1. (music) a note
  2. a note in a book or text
  3. a note (communication between governments)
  4. a banknote

Derived terms[edit]

References[edit]


Norwegian Nynorsk[edit]

Norwegian Nynorsk Wikipedia has an article on:
Wikipedia nn

Etymology 1[edit]

From Latin nota

Noun[edit]

note m (definite singular noten, indefinite plural notar, definite plural notane)

  1. (music) a note
  2. a note in a book or text
  3. a note (communication between governments)
  4. a banknote
Derived terms[edit]

Etymology 2[edit]

Verb[edit]

note

  1. past participle of nyta

References[edit]


Portuguese[edit]

Etymology 1[edit]

Pronunciation[edit]

Noun[edit]

note m (plural notes)

  1. (computing) Clipping of notebook (notebook computer).

Etymology 2[edit]

Pronunciation[edit]

Verb[edit]

note

  1. first-person singular (eu) present subjunctive of notar
  2. third-person singular (ele and ela, also used with você and others) present subjunctive of notar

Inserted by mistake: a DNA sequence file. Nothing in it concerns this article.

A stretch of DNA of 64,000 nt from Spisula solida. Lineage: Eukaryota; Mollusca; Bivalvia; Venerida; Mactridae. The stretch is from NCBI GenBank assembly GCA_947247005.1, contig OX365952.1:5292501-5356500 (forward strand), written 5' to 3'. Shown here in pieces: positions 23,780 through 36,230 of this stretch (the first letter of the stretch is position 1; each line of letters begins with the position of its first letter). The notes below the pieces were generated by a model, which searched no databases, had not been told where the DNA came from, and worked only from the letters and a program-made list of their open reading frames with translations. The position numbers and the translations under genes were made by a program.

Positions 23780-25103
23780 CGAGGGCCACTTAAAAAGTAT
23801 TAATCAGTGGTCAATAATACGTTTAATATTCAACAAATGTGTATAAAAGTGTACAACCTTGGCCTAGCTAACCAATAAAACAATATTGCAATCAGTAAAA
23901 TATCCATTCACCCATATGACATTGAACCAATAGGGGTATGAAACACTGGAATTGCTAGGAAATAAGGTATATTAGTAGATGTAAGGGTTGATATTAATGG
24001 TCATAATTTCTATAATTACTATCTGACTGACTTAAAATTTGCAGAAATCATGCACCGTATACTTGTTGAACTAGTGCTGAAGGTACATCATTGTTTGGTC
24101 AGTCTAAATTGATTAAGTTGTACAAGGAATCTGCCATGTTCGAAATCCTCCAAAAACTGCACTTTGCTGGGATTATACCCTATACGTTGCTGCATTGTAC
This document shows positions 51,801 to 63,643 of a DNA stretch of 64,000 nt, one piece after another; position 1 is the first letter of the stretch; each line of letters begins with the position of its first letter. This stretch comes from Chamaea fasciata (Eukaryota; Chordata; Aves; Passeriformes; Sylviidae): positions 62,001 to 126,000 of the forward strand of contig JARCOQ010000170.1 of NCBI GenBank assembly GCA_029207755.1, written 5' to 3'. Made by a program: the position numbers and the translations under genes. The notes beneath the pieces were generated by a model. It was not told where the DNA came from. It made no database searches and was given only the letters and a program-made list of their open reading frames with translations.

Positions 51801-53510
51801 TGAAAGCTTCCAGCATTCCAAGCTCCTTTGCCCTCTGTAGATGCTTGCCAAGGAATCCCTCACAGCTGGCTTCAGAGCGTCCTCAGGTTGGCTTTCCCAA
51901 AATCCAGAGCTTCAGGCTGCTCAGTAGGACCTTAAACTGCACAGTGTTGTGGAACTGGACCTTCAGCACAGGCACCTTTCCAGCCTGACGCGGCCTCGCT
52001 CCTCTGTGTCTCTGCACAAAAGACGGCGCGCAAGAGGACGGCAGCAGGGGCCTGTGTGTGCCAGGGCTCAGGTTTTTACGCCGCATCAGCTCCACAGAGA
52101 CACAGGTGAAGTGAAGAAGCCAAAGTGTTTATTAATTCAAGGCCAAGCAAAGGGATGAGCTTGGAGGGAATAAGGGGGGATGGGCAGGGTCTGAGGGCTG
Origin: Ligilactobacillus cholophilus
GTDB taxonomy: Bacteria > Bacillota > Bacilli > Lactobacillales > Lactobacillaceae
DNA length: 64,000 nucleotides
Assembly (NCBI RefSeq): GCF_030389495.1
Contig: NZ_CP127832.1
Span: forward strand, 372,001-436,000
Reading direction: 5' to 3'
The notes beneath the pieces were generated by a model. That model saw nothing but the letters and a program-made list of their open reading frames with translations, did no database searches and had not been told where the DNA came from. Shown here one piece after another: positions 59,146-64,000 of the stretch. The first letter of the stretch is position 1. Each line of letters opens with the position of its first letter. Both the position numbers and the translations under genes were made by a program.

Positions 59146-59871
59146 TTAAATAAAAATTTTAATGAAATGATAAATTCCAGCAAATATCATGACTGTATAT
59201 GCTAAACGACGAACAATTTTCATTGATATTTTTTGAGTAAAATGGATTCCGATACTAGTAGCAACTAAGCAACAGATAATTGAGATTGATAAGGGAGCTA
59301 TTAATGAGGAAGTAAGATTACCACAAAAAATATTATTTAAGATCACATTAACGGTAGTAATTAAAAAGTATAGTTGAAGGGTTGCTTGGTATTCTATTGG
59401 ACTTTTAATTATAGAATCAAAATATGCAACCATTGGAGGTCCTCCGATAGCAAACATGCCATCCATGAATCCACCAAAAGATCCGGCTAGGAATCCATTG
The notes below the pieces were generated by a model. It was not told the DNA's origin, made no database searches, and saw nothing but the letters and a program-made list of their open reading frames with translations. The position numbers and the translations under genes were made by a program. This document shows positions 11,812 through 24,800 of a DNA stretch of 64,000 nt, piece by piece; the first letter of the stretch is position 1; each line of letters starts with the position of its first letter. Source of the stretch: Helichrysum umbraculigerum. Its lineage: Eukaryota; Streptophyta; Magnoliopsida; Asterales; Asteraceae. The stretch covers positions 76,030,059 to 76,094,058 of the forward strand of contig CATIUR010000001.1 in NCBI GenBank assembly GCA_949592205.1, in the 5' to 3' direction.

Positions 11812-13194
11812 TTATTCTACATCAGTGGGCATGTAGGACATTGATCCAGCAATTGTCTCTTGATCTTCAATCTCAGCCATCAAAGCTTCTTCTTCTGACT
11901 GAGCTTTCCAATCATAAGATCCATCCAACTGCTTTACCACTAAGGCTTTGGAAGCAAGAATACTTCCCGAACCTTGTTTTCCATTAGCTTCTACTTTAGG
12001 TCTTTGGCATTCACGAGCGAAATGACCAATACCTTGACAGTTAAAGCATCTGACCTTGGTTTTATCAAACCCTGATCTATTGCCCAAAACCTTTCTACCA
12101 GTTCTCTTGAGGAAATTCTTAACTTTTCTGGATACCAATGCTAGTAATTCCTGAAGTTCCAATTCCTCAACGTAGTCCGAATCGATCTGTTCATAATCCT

3. third-person singular (você) affirmative imperative of notar
  4. third-person singular (você) negative imperative of notar

Romanian[edit]

Pronunciation[edit]

Noun[edit]

note f pl

  1. plural of notă

Scots[edit]

Alternative forms[edit]

Etymology 1[edit]

From Middle English not, note, noote, from Old English notu (use; utility; benefit), from Proto-Germanic *nutō (use; enjoyment). More at note.

Noun[edit]

note (uncountable)

  1. use; benefit
  2. necessity; occasion
  3. business; employment
  4. task; duty
  5. purpose; function; office

Etymology 2[edit]

From Middle English noten, notien, from Old English notian (to make use of; employ; enjoy), from Proto-Germanic *nutōną (to make use of; enjoy).

Verb[edit]

note (third-person singular present notes, present participle notin, past nott, past participle nott or notten)

  1. To use; employ; make use of
  2. To need

Spanish[edit]

Verb[edit]

note

  1. Formal second-person singular (usted) imperative form of notar.
  2. First-person singular (yo) present subjunctive form of notar.
  3. Formal second-person singular (usted) present subjunctive form of notar.
  4. Third-person singular (él, ella, also used with usted?) present subjunctive form of notar.

Venetian[edit]

Alternative forms[edit]

Etymology[edit]

From Latin noctem, accusative of nox (compare Italian notte), from Proto-Indo-European *nókʷts.

Noun[edit]

note f (plural noti)

  1. night